Monday, August 30, 2004

The Decision of a Lifetime (washingtonpost.com).

Last Saturday The Washington Post published an interesting essay by its long-time chief diplomatic correspondent, Chalmers M. Roberts, whose byline began appearing in the paper in 1949 (the year I was born), who retired in 1971 (the year I graduated from his college and mine), and who in 2004 has appeared for what may well be, at age 93, his last appearance in the pages of the paper he has served so for so long and so well.

The subject wasn't the Iraq war (truth be told, the story there is the lack of diplomacy displayed by the administration of Bush/43) or other international comings and goings, but rather it was Mr. Roberts' heart. Or, more accurately, his aortic valve, which -- like a lot of the rest of his body -- is starting to give out on him. The immediate issue that needed to be addressed this summer was whether to have open-heart surgery, which his cardiologist recommended, to replace the worn-out valve with a porcine one.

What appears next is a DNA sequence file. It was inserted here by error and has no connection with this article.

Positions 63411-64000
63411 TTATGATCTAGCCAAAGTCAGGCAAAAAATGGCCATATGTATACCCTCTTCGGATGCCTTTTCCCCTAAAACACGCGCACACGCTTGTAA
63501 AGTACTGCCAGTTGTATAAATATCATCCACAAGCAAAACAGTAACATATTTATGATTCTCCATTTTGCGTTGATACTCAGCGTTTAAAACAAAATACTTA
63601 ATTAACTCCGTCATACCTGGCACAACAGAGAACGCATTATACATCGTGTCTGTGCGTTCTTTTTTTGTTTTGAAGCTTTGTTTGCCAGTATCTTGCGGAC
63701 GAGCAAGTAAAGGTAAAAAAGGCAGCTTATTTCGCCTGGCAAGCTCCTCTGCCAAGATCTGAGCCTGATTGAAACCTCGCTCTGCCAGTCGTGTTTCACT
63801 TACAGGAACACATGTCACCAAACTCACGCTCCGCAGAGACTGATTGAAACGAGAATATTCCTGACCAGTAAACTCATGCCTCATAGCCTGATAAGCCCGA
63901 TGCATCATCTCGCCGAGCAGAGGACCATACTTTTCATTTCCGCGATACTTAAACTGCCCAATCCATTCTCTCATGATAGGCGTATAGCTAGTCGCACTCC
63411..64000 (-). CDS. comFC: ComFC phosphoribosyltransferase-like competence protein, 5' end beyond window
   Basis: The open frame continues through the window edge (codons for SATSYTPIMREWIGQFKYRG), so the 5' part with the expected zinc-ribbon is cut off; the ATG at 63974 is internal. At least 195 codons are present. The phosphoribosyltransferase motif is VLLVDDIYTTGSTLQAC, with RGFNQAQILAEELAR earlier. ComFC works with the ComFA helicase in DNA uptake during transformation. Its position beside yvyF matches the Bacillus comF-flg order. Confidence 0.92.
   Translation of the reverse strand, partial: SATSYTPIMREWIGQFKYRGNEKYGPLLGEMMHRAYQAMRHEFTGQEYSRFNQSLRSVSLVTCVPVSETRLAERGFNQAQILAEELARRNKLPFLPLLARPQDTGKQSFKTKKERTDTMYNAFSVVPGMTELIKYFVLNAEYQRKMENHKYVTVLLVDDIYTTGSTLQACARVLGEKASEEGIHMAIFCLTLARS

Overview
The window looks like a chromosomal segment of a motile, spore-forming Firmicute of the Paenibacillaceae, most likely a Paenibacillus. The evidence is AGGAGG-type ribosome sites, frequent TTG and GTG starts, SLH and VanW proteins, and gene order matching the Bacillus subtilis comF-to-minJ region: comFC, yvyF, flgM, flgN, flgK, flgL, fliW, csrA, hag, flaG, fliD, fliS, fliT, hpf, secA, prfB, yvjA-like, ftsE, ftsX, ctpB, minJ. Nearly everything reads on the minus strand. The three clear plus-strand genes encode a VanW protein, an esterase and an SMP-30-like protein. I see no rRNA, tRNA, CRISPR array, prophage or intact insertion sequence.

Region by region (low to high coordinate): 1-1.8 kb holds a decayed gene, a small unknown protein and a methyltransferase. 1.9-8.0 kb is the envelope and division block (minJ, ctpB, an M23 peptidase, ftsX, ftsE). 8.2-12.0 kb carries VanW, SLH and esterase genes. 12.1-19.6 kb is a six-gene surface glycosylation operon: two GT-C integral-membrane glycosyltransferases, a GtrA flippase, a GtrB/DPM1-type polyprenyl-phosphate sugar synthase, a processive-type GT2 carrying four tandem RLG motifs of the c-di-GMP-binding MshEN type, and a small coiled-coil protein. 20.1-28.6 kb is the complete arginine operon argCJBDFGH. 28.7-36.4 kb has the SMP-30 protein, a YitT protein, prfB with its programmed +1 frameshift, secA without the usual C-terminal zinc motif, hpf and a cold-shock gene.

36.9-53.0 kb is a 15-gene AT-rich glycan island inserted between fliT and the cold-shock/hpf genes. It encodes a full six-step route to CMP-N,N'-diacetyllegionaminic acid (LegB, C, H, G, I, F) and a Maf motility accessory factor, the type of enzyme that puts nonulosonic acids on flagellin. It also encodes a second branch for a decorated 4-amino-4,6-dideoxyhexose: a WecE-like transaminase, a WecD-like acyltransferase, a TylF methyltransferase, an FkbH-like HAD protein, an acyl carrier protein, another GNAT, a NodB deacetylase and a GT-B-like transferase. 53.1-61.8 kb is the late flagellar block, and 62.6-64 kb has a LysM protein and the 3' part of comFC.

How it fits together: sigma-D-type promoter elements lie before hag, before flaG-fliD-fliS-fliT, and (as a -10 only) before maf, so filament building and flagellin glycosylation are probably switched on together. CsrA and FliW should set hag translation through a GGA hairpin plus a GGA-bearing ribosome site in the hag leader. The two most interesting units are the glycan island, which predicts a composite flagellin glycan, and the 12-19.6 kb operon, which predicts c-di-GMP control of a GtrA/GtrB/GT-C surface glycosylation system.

Roberts decided against the operation. His reasons display a, well, mature approach to aging and loss and the inevitability of death that strikes me as refreshing and increasingly rare. So much of what I see and deal with on hospital ethics committees arises from the exact opposite instinct: to fight against the inevitable no matter how long the odds are or how remote the chances of "victory." Winning, in Mr. Roberts case, consists in taking satisfaction in a life well lived (interesting career, happy and loving children, a 60-year marriage) and facing the end with equanimity and grace. This essay is a good reminder that "death with dignity" takes its meaning primarily from the goal of "living with dignity," and Mr. Roberts' example is a well-timed and generous one.
posted by tommayo, 1:36 PM

Health care law (including public health law, medical ethics, and life sciences), with digressions into constitutional law, poetry, and other things that matter